Interest Simple and Compound
Article Index
Interest Simple and Compound
Present and future value
Compound interest
Financial functions
An investment/loan spreadsheet
Inflation
Inflation and interest
Summary and key points

 

Present and future value

It is common practice to use the terminology Present Value, or PV, for the sum of money involved at the start of a loan or investment and Future Value, or FV, for the final balance.

In other words, FV is what results after interest has acted on PV.

This jargon applies equally to investments or loans:

  • In the case of an investment the amount of money that is deposited or invested is the PV and the final balance is the FV
  • In the case of a loan the sum borrowed is the PV and the amount finally paid back is the FV

Other terms, such as principal, are used for PV but for the remainder of this book PV and FV will be used to denote the value before and after the action of interest respectively.

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Notice that the relationship between PV and FV depends on the type of situation we are considering.

For example, in the case of simple interest of I% over n interest bearing periods the FV is given by:

     FV=PV+PV*I*n

or

     FV=PV*(1+I*n)

You should be able to recognise this as just increasing the PV by I*n%.

Comparing simple interest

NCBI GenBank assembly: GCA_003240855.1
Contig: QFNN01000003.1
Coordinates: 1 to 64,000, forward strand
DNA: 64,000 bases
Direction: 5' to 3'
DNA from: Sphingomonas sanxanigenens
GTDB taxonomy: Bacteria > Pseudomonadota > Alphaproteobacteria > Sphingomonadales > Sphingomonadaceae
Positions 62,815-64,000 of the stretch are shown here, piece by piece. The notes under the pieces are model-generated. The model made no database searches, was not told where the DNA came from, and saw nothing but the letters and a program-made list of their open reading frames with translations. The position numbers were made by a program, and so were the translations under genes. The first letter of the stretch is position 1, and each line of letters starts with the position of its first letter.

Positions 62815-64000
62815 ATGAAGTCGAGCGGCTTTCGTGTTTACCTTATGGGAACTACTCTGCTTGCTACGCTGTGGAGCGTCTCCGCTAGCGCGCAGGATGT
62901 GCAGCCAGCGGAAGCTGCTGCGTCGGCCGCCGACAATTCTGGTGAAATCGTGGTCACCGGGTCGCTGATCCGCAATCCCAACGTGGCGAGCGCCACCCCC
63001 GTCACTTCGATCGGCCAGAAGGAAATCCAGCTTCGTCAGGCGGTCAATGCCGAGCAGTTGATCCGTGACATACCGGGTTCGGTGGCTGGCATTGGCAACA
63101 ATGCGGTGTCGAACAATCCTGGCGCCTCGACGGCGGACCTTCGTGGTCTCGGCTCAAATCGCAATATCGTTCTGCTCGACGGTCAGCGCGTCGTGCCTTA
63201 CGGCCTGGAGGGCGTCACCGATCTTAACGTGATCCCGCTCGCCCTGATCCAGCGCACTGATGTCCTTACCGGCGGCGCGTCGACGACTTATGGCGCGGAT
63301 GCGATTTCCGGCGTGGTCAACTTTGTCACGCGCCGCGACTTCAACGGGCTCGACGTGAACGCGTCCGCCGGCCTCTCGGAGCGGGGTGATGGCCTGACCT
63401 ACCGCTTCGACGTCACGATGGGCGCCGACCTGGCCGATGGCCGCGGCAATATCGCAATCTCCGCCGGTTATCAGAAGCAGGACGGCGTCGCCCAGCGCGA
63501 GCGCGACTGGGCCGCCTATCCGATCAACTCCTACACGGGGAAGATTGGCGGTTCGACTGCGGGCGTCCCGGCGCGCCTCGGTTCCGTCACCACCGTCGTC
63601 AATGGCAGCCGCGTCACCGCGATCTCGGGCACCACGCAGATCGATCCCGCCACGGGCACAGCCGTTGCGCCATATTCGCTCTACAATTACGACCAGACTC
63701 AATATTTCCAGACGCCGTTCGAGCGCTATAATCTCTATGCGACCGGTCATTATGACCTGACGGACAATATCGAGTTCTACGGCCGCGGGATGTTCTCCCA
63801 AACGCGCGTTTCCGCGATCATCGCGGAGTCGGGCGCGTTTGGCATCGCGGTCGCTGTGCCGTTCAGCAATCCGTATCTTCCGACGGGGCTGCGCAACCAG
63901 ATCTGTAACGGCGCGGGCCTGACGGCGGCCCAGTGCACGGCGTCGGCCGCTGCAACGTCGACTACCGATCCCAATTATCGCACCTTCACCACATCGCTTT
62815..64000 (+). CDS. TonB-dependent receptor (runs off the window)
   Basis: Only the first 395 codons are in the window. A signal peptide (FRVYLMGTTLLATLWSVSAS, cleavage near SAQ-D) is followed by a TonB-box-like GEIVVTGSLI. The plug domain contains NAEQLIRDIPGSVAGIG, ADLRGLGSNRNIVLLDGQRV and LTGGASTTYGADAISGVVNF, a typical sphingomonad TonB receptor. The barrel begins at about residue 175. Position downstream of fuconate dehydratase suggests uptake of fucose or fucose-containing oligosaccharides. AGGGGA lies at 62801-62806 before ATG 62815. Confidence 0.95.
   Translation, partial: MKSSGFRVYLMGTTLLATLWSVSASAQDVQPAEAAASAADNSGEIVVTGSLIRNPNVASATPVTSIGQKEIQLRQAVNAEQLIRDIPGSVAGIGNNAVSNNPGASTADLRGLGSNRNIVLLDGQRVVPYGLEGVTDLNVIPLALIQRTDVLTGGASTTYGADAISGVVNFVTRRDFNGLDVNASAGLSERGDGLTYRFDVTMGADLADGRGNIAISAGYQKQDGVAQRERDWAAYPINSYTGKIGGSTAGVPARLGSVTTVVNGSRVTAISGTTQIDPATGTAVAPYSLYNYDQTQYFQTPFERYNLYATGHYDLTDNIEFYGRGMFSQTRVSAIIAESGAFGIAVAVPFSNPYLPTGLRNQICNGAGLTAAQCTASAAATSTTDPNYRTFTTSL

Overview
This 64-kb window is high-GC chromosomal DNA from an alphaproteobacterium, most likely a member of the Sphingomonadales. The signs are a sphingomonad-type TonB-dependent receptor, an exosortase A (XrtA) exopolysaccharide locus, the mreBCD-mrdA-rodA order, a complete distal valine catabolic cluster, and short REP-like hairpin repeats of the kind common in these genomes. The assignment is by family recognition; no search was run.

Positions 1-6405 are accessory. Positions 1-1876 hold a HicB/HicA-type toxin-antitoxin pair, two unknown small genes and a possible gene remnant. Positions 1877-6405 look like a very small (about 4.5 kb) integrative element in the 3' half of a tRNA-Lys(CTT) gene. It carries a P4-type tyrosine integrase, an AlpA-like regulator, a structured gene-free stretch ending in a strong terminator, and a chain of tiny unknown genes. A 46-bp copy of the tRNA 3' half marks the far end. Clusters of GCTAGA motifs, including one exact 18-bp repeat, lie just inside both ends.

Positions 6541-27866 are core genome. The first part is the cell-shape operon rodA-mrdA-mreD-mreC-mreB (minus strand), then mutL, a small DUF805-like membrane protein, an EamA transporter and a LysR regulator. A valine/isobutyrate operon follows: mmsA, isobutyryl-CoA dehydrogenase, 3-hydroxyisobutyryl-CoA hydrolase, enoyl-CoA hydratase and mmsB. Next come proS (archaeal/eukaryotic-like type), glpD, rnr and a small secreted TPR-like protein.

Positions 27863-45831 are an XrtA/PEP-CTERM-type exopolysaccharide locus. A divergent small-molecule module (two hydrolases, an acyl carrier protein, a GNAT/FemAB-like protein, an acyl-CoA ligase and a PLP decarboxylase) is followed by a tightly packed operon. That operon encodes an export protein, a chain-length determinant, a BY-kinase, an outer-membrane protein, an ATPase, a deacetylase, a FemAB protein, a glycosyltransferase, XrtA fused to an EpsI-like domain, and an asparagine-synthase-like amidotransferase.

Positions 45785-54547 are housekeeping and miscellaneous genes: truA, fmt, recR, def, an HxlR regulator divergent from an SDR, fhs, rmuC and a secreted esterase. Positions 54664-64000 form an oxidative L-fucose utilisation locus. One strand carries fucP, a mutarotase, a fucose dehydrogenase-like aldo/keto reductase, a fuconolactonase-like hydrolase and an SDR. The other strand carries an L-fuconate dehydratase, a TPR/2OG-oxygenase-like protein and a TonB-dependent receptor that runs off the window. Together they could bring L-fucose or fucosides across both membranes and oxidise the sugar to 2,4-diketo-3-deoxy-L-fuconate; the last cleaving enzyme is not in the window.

In the situation where interest is paid on a PV that does not change over time then it is very easy to compare different interest rates.

For example, if a deposit pays 2% interest per month then over a 12 month period the total amount paid in interest is simply:

     =12*PV*0.02 

or

     =PV*0.24 

This implies that to receive 2% per month is equivalent to receiving 24% per annum.

This same reasoning applies to any interest rate over any time period.

  • All we have to do to compare the rates is to convert them to the equivalent rate per annum

For example, 10% paid every six months, i.e. two interest bearing periods per annum, is equivalent to a rate of 0.10*2 i.e. 20% per annum.

In other words, for simple interest rates converting between different periods really is just a matter of multiplying by the ratio of the periods.

For example:

  • 0.5%, i.e. half a percent, paid daily is equivalent to 0.5*365% or 185% per annum
  • 1% paid bi-monthly is the same as 0.5% paid monthly
  • a 50% return over 10 years is equivalent to 5% per annum

and so on.

Notice that for all of these examples to be correct the situation must correspond to `simple interest’, i.e. the interest calculated is not added to the PV.

The value of money

Simple though this conversion to an annual rate is, it misses some important points.

In particular, when interest is paid is also an important consideration in determining what it is worth. Payments made now are generally considered to be worth more than equal payments made in the future. This means that 12 monthly payments are worth more than the same total payment made at the end of the 12-month period.

To understand the why and how of this situation we will have to look more carefully at the way time affects the value of money.

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There is also the question of what happens if the interest does effect the value of the principal. For example, you may choose to add the interest to the deposit or to increase the debt by deferring interest payments. This leads us on to consider compound interest.

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